This book offers a social-scientific interpretation of the Hindu and Buddhist traditions of Tantra dating back 15 centuries.
It is a self-reflexive study approached with an insider's empathy and the perspective of an Indologist, anthropologist, mystic and practitioner of the cult.
The work includes a discussion of non-modern Indic themes: mandala as a trope and its manifestations in South Asian regions such as Nepal; yoga and Indic individuality; the concept of bhoga; disciplined wellbeing; gender; and Indic axiology.
Using personal praxis to inform his research, the author examines three core themes within Tantra - a `holonic'/mandalic individuality that conduces to mystical experience; a positive valorisation of pleasure and play; and cultural attitudes of gender-mutuality and complementarity, as neatly encapsulated in the icon of Shiva as Ardhanariswara.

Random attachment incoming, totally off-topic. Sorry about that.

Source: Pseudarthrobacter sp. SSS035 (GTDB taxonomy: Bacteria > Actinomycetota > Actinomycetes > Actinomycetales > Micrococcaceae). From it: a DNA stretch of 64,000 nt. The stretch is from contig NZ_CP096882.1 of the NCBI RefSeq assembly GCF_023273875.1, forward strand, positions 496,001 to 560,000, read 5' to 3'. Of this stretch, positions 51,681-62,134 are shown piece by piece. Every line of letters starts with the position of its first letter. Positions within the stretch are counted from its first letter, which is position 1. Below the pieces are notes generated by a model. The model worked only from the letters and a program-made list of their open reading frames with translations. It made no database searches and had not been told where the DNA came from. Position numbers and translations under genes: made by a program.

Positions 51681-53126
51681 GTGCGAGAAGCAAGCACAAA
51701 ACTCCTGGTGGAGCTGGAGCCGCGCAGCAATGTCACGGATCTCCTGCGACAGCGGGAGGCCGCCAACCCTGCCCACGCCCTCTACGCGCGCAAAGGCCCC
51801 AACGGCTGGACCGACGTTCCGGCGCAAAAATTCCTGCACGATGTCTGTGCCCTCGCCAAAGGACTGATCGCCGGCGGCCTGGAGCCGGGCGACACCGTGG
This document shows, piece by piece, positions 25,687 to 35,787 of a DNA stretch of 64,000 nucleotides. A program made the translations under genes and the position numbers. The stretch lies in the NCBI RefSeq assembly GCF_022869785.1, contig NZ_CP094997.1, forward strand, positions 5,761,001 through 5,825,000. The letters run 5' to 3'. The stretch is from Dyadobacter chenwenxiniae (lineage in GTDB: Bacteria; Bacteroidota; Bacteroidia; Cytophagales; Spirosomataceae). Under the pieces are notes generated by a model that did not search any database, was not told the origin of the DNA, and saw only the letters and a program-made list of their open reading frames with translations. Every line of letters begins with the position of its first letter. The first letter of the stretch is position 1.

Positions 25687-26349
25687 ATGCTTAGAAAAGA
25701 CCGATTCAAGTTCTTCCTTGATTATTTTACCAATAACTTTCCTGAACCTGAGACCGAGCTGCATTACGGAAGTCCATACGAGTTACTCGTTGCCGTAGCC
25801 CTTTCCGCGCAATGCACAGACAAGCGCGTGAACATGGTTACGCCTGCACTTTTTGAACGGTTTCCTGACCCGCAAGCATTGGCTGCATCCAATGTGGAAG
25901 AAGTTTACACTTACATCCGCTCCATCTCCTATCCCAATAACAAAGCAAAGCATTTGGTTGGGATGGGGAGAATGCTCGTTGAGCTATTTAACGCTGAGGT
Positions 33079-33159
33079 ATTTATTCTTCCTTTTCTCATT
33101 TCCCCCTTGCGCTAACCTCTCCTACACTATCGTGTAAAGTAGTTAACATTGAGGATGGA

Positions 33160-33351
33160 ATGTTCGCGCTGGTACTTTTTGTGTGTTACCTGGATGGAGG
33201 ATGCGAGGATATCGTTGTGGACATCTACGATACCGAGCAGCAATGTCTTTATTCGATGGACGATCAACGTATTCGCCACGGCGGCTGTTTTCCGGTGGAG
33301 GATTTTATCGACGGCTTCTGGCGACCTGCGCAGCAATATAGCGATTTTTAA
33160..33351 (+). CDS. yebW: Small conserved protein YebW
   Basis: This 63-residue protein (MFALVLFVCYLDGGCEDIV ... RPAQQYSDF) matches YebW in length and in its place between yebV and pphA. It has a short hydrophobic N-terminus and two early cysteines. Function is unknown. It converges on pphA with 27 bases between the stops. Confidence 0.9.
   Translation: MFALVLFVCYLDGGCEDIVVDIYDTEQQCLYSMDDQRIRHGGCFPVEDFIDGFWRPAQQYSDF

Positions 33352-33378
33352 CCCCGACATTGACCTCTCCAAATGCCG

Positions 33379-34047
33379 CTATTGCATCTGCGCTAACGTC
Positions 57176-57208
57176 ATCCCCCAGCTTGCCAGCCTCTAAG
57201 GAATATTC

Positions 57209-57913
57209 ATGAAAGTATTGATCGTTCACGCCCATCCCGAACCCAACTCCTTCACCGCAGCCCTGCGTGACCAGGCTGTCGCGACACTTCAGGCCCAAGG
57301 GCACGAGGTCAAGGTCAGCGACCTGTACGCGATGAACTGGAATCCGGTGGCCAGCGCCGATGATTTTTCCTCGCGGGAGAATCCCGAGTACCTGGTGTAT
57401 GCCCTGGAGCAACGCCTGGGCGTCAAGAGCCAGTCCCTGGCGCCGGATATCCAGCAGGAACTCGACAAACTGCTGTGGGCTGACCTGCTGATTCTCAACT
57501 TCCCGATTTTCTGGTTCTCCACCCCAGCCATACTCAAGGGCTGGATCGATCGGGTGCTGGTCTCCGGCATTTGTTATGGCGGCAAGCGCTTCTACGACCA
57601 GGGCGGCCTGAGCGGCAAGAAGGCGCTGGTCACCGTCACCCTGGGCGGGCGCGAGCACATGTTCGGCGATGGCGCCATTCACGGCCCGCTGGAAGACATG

This analysis, as captured by the Tantric mandalas of deities in intimate union, leads to his compelling metathesis that Tantra serves as a permanent counterculture within the Indic civilization. This second edition, with a new Afterword, will greatly interest those in anthropology, South Asian studies, religious studies, gender studies, psychology and philosophy, as also the general reader.